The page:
Do consumers still use printed circulars?

Once upon a time, value-conscious consumers eagerly open their Sunday newspapers, searching for the ubiquitous print circulars with weekly retail deals. Those coupons and specials helped inform their decisions regarding where and when to shop and what products to purchase.

With today’s rising inflation, consumers seek ways to make every dollar count by taking advantage of special values and promotions, and retailers offer more coupons to keep their prices competitive.

But the consumer landscape is rapidly shifting as savvy shoppers turn to their digital devices to shop online and find retail deals. However, that doesn’t mean print circulars have become entirely obsolete!

Context is the Key

While circular advertising is seeing positive momentum toward to a digital medium, that doesn’t mean there aren’t certain circumstances in which print circulars are still advantageous. Not all consumers are digitally savvy! Senior shoppers may not be used to shopping online or using digital advertisements and coupons. Other younger consumers prefer the print medium, which is easier to read and digest.

Consider the following statistics:

  • A recent study (post-pandemic!) found that 87% of shoppers were reading circulars the same amount or more than a year earlier!
  • For customers who feel inundated with information, print circulars can be easier to digest. Those advertisements that come in the mail or are included in newspapers take 24% less cognitive effort to process than digital marketing.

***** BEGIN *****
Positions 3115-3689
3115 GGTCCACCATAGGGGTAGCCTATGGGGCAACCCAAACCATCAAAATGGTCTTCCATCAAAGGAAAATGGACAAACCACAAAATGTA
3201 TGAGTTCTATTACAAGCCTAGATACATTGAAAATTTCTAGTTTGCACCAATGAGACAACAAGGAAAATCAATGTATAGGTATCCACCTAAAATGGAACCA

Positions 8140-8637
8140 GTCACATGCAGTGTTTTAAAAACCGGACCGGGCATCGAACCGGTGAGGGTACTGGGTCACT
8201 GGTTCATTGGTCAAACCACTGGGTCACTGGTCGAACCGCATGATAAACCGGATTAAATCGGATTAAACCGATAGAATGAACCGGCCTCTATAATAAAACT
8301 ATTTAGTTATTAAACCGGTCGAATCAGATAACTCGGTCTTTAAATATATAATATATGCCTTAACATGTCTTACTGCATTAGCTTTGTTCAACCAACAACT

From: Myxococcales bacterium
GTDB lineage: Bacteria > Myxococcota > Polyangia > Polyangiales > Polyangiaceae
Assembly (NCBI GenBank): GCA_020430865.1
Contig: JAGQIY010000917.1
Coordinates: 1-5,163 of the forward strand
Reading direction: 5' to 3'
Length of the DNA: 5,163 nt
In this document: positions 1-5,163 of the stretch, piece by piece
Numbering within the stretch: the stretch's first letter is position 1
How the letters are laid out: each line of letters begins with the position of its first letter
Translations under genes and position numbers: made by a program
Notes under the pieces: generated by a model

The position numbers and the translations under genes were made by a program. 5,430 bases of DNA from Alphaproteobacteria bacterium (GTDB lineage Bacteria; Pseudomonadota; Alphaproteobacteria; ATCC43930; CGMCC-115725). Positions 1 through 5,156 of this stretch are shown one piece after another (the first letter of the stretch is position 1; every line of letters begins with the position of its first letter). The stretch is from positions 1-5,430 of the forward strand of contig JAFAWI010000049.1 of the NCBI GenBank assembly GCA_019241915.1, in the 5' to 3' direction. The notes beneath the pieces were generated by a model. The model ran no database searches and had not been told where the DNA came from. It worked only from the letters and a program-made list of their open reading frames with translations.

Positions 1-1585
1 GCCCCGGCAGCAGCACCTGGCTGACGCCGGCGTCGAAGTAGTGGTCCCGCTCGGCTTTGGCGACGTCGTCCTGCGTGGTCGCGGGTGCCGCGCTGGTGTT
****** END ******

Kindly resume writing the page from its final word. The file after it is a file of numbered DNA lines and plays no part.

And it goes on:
• Post pandemic, 40% of consumers were still searching for deals by reading print circulars.

Yes, customers are still using printed ad circulars, but context and age are significant factors in the consumer’s preference. With high market volatility and supply chain uncertainties a multichannel marketing approach to circular ad production will pay off in the long run for retailers.

Digital offerings expand opportunities to reach consumers

The future of retail will inevitably become more digital. Historically, print circulars were included in Sunday newspapers. But with newspaper circulation rapidly decreasing, this is no longer an effective way to reach consumers. Daily newspapers have lost approximately 20 million subscribers in the past ten years. In addition, paid Sunday newspaper subscribers are losing 7% or more households each year, with a combined reach of less than a fifth of American households. The COVID-19 pandemic accelerated the shift to online shopping. In 2020 and 2021, Americans spent $609 billion more online than the two years before COVID, according to new data.

Younger target groups often rely to a greater extent on digital advertising offers, but if you look at the conversion rate of a personalized advertising e-mail (approx. 5%) compared to a personalized print brochure (approx. 30%), it quickly becomes clear that there is no equivalent digital alternative, especially for personalized print products. At the end of the day, it’s all about reaching consumers where they can access the retailer’s offerings. And this accessibility depends on various factors such as age, life circumstances and situation, both for print and digital media.

Nevertheless, the advantages of digital offerings in terms of sustainability and lower costs are beyond question. For eco-conscious retailers, transitioning to digital circulars also minimizes their carbon footprint and saves money on expensive paper and ink costs, which will continue to rise.

We can therefore conclude that the digital offer is a very useful supplement to the printed brochure and that the importance of the digital catalog will also continue to increase in the future, but from today’s perspective it cannot replace it as the sole advertising medium in the retail sector. The retailer who offers consumers the most touchpoints and whose offers are taken up by consumers in the right situation will continue to be successful. These diverse touchpoints can only be offered by successful and well-thought-out multichannel marketing, which picks up the consumer with both well-designed print and user-friendly digital media.